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Proceedings of the International Plant Propagator's Society

Vol. 29

Title:
THE PRODUCTION OF RHODODENDRONS BY GRAFTING

Author:
Walter P. Miller

pp: 158-160

Abstract:
Reasons for grafting. Most rhododendrons today are produced from cuttings but there are, however, still a few cultivars that have defied the plant propagator, making them virtually impossible to root. Grafting is then essential if the cultivar or species is to be propagated.

A second reason for grafting is the widespread problem of Phytophthora which causes sudden collapse and the death of the plant. Some rootstocks are less prone to this disease, therefore, scions grafted on these stocks have an advantage when grown under less favorable conditions.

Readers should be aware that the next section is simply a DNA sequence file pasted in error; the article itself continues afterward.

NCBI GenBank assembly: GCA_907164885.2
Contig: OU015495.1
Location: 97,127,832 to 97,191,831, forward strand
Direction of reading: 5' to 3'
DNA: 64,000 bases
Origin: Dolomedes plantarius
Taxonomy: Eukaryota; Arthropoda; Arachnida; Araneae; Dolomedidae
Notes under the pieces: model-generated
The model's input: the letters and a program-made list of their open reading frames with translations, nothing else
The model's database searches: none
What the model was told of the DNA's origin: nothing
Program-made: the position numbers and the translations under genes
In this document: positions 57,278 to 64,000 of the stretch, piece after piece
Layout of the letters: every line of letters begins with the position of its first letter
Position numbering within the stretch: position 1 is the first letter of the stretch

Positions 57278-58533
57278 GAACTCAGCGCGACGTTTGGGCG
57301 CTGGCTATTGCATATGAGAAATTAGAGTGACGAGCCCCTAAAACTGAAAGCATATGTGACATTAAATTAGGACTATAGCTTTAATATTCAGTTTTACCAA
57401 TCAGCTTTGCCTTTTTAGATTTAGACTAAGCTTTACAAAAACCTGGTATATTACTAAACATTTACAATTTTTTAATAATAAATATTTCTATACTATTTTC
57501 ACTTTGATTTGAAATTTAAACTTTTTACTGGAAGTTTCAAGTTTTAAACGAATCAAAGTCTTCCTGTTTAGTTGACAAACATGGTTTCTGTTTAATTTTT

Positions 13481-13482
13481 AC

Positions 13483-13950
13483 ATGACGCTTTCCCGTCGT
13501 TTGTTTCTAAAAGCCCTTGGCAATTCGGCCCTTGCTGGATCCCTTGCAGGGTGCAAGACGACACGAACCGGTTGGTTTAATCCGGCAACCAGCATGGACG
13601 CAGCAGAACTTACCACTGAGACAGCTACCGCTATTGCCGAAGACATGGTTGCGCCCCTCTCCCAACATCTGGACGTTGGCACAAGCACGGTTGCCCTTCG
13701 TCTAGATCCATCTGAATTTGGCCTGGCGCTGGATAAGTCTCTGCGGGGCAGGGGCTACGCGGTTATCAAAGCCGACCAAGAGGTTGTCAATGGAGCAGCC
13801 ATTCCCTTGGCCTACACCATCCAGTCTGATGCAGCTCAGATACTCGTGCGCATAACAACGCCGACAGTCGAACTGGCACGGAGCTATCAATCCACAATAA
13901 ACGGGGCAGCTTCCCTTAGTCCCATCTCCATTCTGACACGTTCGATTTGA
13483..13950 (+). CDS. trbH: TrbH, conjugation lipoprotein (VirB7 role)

Selection of Rootstocks. The choice of a suitable rootstock is very important and like all root understocks has a definite bearing on the future success of the plants.

The four rootstocks commonly used in this country are:
     Rhododendron ponticum
     Rhododendron ‘Elegans’ (‘Roseum Elegans’? Bot. Ed.)
     Rhododendron ‘Sir Robert Peel’
     Rhododendron ‘Cunningham's White’

R. Ponticum. In England and America R. Ponticum

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